Some songs make you happy. Some songs make you sad.
Years ago, whenever “Over the River and Through the Woods to Grandmother’s House We Go” hit the airwaves on turkey day, Carpenter Country’s short one always felt sorry for all those grandmas stuck in the kitchen. She’d get even more depressed when she pictured grandfathers seated at long tables, surrounded by umpteen chatty family members, as overworked grannies served the food.
Although those harried grandmas never complained, she knew the tears in their eyes weren’t caused by the joyous, upbeat melody of the song, but by the pile of dirty pots in the sink.
Now the holiday was almost here again. All across America radios were already blaring “…to Grandmother’s House We Go,” while tired but determined grandmothers made lists, went shopping, bought big birds that would need to be wrestled into the oven.
And who had written that song anyway?
In the interest of being correct, the short one checked Bartlett’s Familiar Quotations. She found the lyrics had been penned by Lydia Maria Child in 1844–and they weren’t about going to grandmother’s house.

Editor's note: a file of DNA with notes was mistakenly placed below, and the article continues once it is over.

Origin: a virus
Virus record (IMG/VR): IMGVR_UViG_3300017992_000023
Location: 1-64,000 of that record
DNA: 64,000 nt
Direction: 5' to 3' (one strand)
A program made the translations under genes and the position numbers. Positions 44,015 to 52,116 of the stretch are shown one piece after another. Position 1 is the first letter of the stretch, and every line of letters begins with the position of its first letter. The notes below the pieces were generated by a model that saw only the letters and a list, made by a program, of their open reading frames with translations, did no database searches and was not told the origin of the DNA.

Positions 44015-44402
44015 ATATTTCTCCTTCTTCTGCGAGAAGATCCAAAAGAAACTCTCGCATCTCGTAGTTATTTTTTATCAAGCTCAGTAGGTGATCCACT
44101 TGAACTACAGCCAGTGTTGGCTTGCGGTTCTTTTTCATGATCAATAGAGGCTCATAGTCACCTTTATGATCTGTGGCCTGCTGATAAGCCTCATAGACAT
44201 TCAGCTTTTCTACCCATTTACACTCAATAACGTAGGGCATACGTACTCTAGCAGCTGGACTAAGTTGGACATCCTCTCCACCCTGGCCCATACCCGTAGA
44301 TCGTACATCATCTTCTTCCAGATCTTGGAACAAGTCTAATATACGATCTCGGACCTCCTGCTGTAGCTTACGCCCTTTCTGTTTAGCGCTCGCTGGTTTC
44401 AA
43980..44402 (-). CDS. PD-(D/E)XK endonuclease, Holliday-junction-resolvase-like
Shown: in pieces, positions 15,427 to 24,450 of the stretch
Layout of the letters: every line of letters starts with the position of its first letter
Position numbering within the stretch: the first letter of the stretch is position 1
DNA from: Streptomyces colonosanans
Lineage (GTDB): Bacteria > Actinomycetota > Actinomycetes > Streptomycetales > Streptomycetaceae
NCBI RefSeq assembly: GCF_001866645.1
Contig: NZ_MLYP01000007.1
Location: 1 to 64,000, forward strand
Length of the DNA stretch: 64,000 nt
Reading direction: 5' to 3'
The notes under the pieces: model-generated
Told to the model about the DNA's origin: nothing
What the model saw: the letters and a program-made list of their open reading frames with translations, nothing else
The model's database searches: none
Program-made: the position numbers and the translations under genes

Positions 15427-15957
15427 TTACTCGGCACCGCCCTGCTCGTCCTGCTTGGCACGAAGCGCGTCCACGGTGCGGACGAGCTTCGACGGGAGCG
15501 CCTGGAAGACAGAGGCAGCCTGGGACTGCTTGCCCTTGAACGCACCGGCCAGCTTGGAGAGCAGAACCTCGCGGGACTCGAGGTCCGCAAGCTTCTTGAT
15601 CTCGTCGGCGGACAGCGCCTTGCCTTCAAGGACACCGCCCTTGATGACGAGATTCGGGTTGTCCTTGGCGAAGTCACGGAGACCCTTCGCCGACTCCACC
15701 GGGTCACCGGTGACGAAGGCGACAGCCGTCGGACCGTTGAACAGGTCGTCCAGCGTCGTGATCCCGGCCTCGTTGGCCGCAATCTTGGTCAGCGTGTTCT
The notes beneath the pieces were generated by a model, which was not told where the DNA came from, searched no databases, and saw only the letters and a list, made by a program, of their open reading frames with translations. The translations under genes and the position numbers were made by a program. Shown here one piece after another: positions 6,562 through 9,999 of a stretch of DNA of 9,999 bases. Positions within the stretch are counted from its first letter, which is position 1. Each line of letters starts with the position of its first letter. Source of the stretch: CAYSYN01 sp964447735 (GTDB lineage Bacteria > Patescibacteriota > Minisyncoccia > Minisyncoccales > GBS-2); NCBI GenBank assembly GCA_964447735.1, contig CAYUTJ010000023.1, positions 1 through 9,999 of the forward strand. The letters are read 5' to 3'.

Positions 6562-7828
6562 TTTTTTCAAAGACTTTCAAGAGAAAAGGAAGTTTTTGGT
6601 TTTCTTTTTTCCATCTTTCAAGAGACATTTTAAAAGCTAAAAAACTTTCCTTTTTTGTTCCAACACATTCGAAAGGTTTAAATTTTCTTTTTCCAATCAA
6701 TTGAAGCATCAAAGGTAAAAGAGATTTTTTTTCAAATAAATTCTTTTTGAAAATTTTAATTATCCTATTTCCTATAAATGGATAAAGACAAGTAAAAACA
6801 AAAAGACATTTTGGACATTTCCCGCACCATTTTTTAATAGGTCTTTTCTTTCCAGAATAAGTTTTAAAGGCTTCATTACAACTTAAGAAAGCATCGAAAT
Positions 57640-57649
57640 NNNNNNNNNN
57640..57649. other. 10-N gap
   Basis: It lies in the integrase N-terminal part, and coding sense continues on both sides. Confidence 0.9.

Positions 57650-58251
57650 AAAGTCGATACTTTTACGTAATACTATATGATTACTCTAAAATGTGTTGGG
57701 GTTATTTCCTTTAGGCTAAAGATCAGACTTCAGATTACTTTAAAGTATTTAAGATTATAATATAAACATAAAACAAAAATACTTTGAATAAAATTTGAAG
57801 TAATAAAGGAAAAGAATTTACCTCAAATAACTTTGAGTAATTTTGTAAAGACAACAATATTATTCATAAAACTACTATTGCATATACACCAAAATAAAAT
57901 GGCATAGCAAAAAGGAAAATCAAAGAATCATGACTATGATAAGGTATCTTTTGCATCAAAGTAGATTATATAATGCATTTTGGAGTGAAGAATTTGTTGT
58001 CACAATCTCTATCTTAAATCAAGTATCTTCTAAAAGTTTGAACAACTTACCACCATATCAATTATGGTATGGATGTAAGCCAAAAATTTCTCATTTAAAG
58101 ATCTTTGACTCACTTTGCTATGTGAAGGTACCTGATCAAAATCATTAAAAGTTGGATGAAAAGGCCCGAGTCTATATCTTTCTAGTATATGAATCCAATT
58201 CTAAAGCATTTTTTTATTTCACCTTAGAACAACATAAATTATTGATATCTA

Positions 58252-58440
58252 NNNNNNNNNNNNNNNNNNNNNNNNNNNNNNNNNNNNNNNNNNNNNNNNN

As she walked back to the kitchen savoring her newly acquired knowledge and humming, “…to Grandfather’s House We Go,” she realized the one-word difference changed the entire scene.
Grandmother had never been chained to the stove. Since all the relatives were going to grandfather’s house, she’d probably appointed him chief cook and pot washer.
Yes, the short one thought, some songs make you happy, some songs make you sad–
–but the right song just makes you smile.
Wishing everyone a wonderful trip to Grandfather’s house.